But for me, in the end, it’s all about the voice. That raspy voice that is pushed out of her throat and skull while her cheeks are sucked in. Every word that she pronounces looks like it should rhyme with “O.” And the wacky, waltzy cadences of her speech rhythm: Barbara Walters veritably swings!
And the accent that is the source of the infamous caricature created by Gilda Radner in the late seventies on Saturday Night Live: Barbara Walters became BABA WAWA.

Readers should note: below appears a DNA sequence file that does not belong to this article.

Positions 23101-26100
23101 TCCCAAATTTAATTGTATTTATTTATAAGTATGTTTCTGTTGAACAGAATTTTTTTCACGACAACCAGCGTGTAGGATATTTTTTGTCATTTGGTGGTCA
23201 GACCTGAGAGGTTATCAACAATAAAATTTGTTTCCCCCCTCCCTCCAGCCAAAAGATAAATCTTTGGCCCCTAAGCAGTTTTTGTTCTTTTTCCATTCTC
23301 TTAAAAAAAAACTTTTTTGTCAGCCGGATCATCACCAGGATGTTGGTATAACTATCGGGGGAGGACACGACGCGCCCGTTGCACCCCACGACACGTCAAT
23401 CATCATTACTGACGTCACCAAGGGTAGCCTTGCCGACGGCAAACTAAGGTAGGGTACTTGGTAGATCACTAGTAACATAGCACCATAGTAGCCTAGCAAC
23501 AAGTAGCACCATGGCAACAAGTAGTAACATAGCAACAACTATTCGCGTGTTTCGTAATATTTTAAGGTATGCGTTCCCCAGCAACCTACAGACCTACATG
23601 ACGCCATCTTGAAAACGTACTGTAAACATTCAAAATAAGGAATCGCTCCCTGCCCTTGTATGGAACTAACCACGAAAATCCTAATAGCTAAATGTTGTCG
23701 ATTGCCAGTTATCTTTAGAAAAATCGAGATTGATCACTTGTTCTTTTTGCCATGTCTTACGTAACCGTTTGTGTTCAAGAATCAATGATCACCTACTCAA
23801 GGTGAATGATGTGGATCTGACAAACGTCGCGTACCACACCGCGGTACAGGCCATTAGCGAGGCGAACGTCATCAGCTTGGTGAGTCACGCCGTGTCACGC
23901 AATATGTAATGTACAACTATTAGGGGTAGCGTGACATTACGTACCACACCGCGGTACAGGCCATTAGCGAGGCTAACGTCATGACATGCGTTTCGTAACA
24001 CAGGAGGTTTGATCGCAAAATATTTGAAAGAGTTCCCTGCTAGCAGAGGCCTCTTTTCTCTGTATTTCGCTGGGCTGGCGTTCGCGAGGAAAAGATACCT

Walters’s inability to produce “R” sounds—she pronounced it as a “W”—was a great part of the vocal charm of Walters for me. This vocal in/disability was a remnant of her Boston childhood, but when coupled with her smooth newswoman speak, it came off as a weird affected accent, a cross between a 1930s Hollywood starlet, a robot, and a Korean immigrant lady. This is probably what I cathected on to. Koreans have a problem with “R”: our “R” sound is very tough and hard, closer to a Spanish rolling “R,” so when we pronounce the letter R, we say, “AAAH-RRRUH.” To my ten-year old ears, then, Madame Walters’s stylization of her mispronunced R was a glamorizing of a speech pattern that was stigmatic of a Korean-immigrant status. She made something that was embarrassing and shameful into something sleek and showy. But then along comes Gilda Radner, (may she rest in peace) to undo that very vocal feminine veneer, ripping it apart, making fun of it. For the record, Walters never had problems pronouncing “L” sounds. Interestingly enough, when Radner adds this fictional element ("WaLters" becomes "WaWa"), she’d psychically caught onto my identification with Walters: it is another speech-tic of Koreans to mispronounce “L” as “R.” I remember the embarrassment I felt as a child, some twenty years ago, when my mother tried to buy some film for her camera at a drugstore in Iowa City: “Could I get some fee-rum?” The stupid hick clerk replied, over and over, “What? What?” Even though she was working at the film-developing section of the store, standing in front of an entire wall of fucking Kodak. I was, I think, eleven or twelve, and totally embarrassed, unable to stand up for my mother with her broken English. This memory flashed in my brain when I came to the following moment in Walters’s recent memoir, Audition: